ON Sept. 3, 1939, after Britain declared war on Germany, George VI addressed millions of people around the world in a live radio broadcast. It was a somber, stirring call to patriotism and fortitude, to courage and resilience, and it was one of the best speeches he had ever made.
He had had to struggle so hard to get there. The terrifying march to war, along with the trauma of taking over the throne after the unprecedented abdication of his popular older brother, Edward VIII, had brought back the debilitating stutter that had plagued the king since childhood. The long silences on the radio were not a rhetorical device but a verbal crutch.
That he managed at all was a tribute to the man who stood beside him as he spoke, an uncredentialled, unorthodox speech therapist from Australia named Lionel Logue. “The King’s Speech,” which opens on Nov. 24, tells the story of the unlikely friendship between the two men and describes how Logue helped the king find his voice and his confidence.
“It was a perfect storm of catastrophe,” said Colin Firth, whose nuanced portrayal of George has generated a huge pre-Oscar stir. “Having a stammer causes tremendous suffering, and just a few years earlier he would have been bailed out by having his remarks recorded and edited. But he was required to speak on this new device, live radio. And to compound all that you have a war looming, where his only function is his voice, to speak to the people, and he can’t speak.”
The movie opens before George (then called Prince Albert, or Bertie) becomes king, during a scene in which he is trying to address an expectant crowd at Wembley Stadium. Mr. Firth’s voice flails. He swallows his words, trips over them, and spits them partially out, lapsing into long, panicked silences. It is almost physically painful to watch.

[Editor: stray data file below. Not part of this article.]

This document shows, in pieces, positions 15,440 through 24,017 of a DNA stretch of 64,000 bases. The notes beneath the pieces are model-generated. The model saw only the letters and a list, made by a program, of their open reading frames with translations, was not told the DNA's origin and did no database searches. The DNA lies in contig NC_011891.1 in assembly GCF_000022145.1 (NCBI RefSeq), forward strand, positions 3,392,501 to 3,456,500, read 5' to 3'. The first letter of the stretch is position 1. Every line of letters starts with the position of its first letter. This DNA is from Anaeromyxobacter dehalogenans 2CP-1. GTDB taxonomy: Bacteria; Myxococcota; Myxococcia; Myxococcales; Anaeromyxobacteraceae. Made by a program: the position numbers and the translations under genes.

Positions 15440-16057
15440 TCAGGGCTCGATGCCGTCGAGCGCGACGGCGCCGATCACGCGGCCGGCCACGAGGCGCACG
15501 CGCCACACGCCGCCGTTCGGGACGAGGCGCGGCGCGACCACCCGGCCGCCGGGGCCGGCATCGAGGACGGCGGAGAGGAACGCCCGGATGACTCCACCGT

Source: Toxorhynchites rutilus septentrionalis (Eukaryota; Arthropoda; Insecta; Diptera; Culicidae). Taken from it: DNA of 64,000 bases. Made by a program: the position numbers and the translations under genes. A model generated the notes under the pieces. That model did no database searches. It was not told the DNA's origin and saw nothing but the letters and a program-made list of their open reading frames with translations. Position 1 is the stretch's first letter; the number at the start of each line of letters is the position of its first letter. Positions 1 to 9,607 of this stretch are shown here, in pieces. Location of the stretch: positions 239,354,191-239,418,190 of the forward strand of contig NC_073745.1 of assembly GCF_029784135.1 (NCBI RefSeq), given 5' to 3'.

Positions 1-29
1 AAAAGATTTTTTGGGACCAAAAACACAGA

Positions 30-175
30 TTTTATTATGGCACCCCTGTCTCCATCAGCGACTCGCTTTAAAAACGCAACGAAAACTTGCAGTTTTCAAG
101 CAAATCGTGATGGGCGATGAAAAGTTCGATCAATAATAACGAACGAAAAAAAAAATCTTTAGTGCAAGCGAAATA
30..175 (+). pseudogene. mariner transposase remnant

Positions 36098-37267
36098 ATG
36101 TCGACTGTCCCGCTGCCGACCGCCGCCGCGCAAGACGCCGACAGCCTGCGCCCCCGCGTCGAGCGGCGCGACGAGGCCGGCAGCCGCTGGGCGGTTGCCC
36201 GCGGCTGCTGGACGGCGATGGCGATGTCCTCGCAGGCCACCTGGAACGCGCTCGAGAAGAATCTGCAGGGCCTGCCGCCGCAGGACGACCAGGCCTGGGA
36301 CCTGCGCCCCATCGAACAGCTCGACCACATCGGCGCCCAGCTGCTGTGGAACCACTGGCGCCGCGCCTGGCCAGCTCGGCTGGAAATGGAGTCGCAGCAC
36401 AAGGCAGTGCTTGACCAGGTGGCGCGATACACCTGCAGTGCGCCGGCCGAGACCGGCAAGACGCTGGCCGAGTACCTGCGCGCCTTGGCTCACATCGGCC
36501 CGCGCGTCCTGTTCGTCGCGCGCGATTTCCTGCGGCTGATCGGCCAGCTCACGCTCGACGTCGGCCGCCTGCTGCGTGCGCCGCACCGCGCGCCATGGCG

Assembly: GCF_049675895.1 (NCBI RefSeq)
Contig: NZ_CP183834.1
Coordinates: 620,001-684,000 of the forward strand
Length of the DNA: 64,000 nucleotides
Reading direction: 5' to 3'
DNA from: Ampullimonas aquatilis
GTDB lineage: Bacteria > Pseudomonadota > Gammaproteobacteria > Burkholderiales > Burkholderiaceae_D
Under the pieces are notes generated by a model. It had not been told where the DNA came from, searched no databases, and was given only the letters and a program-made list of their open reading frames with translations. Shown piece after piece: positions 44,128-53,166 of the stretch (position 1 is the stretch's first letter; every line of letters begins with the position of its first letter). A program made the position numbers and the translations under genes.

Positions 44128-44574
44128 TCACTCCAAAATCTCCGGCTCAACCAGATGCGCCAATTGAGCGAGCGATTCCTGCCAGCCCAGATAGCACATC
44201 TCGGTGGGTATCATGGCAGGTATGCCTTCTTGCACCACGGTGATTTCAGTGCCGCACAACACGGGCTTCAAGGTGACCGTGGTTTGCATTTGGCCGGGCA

George’s wife, played by Helena Bonham Carter, convinces him to seek help from Logue (Geoffrey Rush). Logue’s eccentric methods include insisting that he and Bertie address each other by their first names, making Bertie sing and impertinently asking him about his lonely childhood and his relationship with his chilly family. Gradually the future king opens up, his voice relaxing along with his clenched-up spirit.
“It’s Logue’s way of trying to help him at a time when convention does not allow psychoanalysis for a person like that,” Mr. Firth said. “Logue is one of the early generation who believed that getting to the heart of a problem psychologically could help with a cure.”
George VI remained a friend of Mr. Logue for the rest of their lives. (The king died in 1952; Logue died the following year.) The king sought his help before important speaking engagements and, in 1937 made him a member of the Royal Victorian Order, which recognizes personal service to the sovereign. The king never fully got over his stutter, and Mr. Hooper said it would have been wrong to give the film a classic Hollywood ending, in which he is cured and lives happily ever after.
When he went back and listened to archival recordings, Mr. Hooper said, “it was clear that the king was still coping with his stammer, and that this was not about a man who was cured. It was about a man who had learned how to cope.”